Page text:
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DAR Comedy: The Return of Dave Chappelle




By @TrueGodImmortal 



It's been 14 years since the premiere of Chappelle's Show. It doesn't feel like it's been that long, but that's an indicator of quickly time can fly. From the first scene of the Clayton Bigsby skit to the end of the MTV Cribs inspired skit that came as a part of the "lost episodes", Chappelle changed pop culture with his show and he did it at a time when the world was in need of someone to make us laugh while using social commentary. During the show, Chappelle tackled a number of issues, but the most prevalent seemed to be racism. He wasn't afraid to push the button on these issues from the Racial Draft to Clayton Bigsby, he would address racism in many different aspects, something that would have an impact on his audience beyond belief. His impact was so greatly felt during the show, but it would be his departure from the show that really made waves.




As the third season of the show was shooting and underway, Dave began to feel uncomfortable. After a 50 million dollar deal that guaranteed two more seasons of Chappelle's Show, he was in the driver's seat and in that familiar position that we see many celebrities in before they become over saturated and slightly controlled by Hollywood. After fighting for many years to achieve a certain level of success, Dave had finally done it, and even more, he did it his way. With a bunch of failed sitcom plots, as well as a few minor film roles, Chappelle struggled to find his proper footing in the industry.  With Chappelle's Show, he brought his vision to life, with an uncensored humor and such awareness that hadn't been seen in a comedian since the days of Richard Pryor and Redd Foxx. He brought ribaldry in its purest form within his stand up and television show, earning him a distinction as the funniest man in America, if not the world.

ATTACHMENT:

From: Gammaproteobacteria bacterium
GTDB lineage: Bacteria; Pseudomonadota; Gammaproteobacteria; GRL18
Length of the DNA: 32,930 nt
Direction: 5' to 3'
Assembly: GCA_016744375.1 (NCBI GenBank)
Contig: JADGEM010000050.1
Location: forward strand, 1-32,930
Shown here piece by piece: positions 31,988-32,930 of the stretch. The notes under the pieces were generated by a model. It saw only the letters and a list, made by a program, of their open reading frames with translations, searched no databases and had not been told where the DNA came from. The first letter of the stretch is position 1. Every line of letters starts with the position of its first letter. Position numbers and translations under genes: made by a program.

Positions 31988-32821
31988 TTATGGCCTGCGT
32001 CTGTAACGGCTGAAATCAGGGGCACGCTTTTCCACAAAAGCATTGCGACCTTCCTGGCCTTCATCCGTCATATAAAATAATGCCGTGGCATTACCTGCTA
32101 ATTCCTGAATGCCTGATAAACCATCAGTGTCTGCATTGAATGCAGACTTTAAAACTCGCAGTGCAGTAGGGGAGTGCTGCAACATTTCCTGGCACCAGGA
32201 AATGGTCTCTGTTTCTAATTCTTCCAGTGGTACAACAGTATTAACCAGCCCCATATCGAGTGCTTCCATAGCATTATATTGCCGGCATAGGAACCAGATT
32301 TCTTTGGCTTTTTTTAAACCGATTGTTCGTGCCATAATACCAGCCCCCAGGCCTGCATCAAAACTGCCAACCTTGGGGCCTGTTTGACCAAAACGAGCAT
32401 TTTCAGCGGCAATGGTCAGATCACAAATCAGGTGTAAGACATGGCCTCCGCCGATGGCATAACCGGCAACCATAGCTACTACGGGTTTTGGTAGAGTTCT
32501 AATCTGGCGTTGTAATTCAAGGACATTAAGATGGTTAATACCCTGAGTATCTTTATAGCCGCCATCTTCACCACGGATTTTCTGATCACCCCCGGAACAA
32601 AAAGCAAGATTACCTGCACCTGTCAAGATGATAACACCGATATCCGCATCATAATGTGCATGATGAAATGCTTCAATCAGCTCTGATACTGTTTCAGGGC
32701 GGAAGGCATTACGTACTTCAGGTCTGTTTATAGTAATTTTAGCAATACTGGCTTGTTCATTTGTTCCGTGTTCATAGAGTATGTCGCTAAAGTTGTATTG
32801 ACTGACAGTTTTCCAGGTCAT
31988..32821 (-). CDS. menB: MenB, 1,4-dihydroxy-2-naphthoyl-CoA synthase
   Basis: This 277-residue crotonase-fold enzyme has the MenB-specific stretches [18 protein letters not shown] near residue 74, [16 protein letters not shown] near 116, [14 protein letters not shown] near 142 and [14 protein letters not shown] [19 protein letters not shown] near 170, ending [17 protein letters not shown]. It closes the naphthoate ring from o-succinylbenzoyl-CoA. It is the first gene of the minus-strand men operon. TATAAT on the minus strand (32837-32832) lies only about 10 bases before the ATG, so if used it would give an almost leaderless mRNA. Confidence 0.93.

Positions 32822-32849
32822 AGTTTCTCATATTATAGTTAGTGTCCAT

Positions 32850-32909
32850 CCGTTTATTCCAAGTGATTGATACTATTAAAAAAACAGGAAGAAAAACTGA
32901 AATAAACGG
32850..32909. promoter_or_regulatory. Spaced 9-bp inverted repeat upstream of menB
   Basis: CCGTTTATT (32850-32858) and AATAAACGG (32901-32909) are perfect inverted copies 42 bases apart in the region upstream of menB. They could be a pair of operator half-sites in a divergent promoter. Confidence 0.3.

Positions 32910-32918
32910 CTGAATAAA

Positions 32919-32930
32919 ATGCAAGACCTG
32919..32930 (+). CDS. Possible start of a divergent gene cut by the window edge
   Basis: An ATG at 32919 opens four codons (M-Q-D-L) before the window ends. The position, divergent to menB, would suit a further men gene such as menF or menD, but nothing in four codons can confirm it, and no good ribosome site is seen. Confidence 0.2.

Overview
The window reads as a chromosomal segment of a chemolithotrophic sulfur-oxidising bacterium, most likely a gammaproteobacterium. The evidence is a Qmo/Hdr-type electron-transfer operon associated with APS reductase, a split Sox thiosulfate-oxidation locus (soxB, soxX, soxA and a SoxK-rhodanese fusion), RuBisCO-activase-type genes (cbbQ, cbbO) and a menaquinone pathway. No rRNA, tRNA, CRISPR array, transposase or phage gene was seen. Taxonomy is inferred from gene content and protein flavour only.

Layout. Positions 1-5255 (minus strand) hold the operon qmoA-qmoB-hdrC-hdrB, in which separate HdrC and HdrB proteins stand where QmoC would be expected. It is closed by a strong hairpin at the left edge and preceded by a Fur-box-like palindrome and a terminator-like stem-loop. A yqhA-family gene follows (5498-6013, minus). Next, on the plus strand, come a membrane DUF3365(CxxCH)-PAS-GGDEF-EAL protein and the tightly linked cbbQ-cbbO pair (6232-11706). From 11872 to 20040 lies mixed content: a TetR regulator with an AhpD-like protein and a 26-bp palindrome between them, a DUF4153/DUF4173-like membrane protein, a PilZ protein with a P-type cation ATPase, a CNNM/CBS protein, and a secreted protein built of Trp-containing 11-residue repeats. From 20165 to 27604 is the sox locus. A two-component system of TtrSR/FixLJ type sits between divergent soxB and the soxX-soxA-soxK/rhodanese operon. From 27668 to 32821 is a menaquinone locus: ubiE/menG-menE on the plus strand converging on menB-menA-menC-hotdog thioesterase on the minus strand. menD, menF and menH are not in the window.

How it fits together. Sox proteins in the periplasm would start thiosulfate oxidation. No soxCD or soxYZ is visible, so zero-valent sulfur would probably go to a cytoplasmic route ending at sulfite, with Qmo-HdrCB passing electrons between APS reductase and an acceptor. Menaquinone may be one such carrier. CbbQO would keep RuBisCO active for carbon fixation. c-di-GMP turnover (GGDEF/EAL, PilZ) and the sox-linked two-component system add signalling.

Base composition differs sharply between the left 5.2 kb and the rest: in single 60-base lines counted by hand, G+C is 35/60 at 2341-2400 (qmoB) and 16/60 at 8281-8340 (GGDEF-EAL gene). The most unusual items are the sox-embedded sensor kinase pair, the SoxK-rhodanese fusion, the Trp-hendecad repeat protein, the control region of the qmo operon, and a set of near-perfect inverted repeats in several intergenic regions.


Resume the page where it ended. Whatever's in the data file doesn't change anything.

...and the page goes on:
However, as soon as things can go up, they can go down, especially for one who lives to a certain standard. Going back to the shooting of the third season for Chappelle's Show, Dave began feeling uncomfortable as mentioned due to some of the white crew members for the show laughing a bit too hard at one of the racially charged, stereotype heavy sketches. Morally speaking, Dave wondered if perhaps his love for comedy had maybe crossed a line and if he needed to draw back a bit. That, coupled with the increasing pressure of exceeding the second season and Comedy Central on his back led Dave to take a vacation in South Africa. Many would proclaim drugs as the cause for his departure and paint Dave as crazy, a familiar tactic for any celebrity who decides to step away from the limelight for a second.